But in the struggle over these sorts of questions, it is hard to separate out the influence of religious fervor from a more generalized cultural conservatism—and both of these from anti-elite resentments. The cultural wars that began in the 1960s are widely viewed in the United States as an attack by the liberal vanguard on the rear guard of ordinary Americans. The vanguard thought that it was leading the country in a new direction and didn’t notice how many people were not following. Still, religious preachers and evangelists have played a large part in providing an ideology of resistance to changes in social roles and practices. Perhaps another way of expressing their importance is this: many working-class Americans who once took their political cues from their unions now take their cues from their churches.
At least with regard to the United States, the theory of secularization was simply wrong—which means that we live not in a post-secular age but in a post-secularization age. We need a new theory. Of course, it is also possible to adopt a new time frame for the old theory—as Marxist theoreticians have done again and again. And that may be the right thing to do in this case. After all, people live very comfortably with the technologies made possible by modern science, and so it seems right to ask, For how long can they sustain a pre-scientific worldview? I don’t know the answer to that question, but I worry that cognitive dissonance has more staying power than we might think.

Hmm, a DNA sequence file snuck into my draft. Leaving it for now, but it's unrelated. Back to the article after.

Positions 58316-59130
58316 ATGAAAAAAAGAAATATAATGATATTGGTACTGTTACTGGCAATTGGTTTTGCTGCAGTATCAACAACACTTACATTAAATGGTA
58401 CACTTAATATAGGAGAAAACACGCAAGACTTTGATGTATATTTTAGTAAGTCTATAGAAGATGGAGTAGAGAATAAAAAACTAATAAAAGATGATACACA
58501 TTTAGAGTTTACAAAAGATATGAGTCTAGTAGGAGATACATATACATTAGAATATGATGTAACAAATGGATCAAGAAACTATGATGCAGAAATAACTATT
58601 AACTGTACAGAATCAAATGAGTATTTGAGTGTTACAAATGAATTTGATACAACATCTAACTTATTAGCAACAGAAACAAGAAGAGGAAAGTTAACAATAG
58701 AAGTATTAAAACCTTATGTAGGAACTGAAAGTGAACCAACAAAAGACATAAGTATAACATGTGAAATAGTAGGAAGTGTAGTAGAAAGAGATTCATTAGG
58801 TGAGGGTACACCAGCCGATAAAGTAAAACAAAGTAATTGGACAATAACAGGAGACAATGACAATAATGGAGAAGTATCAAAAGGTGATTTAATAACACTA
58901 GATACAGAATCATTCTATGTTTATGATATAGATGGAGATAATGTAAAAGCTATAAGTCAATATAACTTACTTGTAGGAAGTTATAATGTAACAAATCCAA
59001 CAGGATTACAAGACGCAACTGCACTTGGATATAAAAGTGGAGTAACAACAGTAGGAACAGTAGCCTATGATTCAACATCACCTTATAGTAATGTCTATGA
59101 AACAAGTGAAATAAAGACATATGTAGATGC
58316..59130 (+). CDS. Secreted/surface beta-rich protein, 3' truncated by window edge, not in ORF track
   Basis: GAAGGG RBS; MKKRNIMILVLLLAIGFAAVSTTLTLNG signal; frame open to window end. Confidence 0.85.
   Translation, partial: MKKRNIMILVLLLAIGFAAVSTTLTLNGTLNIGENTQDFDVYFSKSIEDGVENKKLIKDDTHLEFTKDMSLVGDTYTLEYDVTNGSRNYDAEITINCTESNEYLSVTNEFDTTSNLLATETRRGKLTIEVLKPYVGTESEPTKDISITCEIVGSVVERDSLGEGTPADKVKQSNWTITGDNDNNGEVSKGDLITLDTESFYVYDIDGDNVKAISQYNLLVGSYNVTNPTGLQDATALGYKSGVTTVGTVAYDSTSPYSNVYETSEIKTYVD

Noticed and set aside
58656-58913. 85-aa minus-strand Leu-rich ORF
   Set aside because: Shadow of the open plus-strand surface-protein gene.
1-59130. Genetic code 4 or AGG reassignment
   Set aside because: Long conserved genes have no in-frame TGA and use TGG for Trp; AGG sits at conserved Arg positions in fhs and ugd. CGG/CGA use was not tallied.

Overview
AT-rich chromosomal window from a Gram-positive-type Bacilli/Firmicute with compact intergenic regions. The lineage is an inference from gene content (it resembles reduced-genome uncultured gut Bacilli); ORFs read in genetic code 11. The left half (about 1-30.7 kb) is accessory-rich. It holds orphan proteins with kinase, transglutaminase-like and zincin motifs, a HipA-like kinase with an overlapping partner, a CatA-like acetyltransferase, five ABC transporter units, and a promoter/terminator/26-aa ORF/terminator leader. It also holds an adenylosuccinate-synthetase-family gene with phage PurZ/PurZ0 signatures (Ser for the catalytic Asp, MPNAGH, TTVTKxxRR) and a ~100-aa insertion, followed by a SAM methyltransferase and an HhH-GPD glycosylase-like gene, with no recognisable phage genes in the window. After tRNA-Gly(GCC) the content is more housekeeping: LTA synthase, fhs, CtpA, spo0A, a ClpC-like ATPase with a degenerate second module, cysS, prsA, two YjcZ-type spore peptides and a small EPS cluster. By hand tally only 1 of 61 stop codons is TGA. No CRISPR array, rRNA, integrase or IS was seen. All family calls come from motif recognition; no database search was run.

Assume that the worry is right and that there isn’t going to be a demobilization of religion or a secularization of our society in the near future. How should we, on the American left, respond to a politicized fundamentalist Christianity? (That’s our problem; politicized fundamentalist Islam is a problem in many parts of the world, including Europe; politicized fundamentalist
Hinduism is a problem in India; politicized fundamentalist Judaism in Israel, and so on.) Separation is the standard American liberal response, first worked out in the eighteenth century by people who looked back to the politicized religions of the seventeenth century. I am a committed separationist. Is this a secular doctrine? In the United States, at least, it has been entirely compatible with a great flourishing of religion in civil society; indeed, I would argue that it is a key reason for the flourishing of religion. The United States has not experienced a fierce anti-clerical politics because we have kept our clerics focused on communion, salvation, and good works. And we have not experienced inter-religious conflict because no religion has had any hope of using political power against the others. So, for the sake of religion as well as democratic politics, we have to defend the “wall” between church and state. Here, as in other areas, left politics is defensive these days. And that’s a hard politics; we need to be very clear about what we are defending.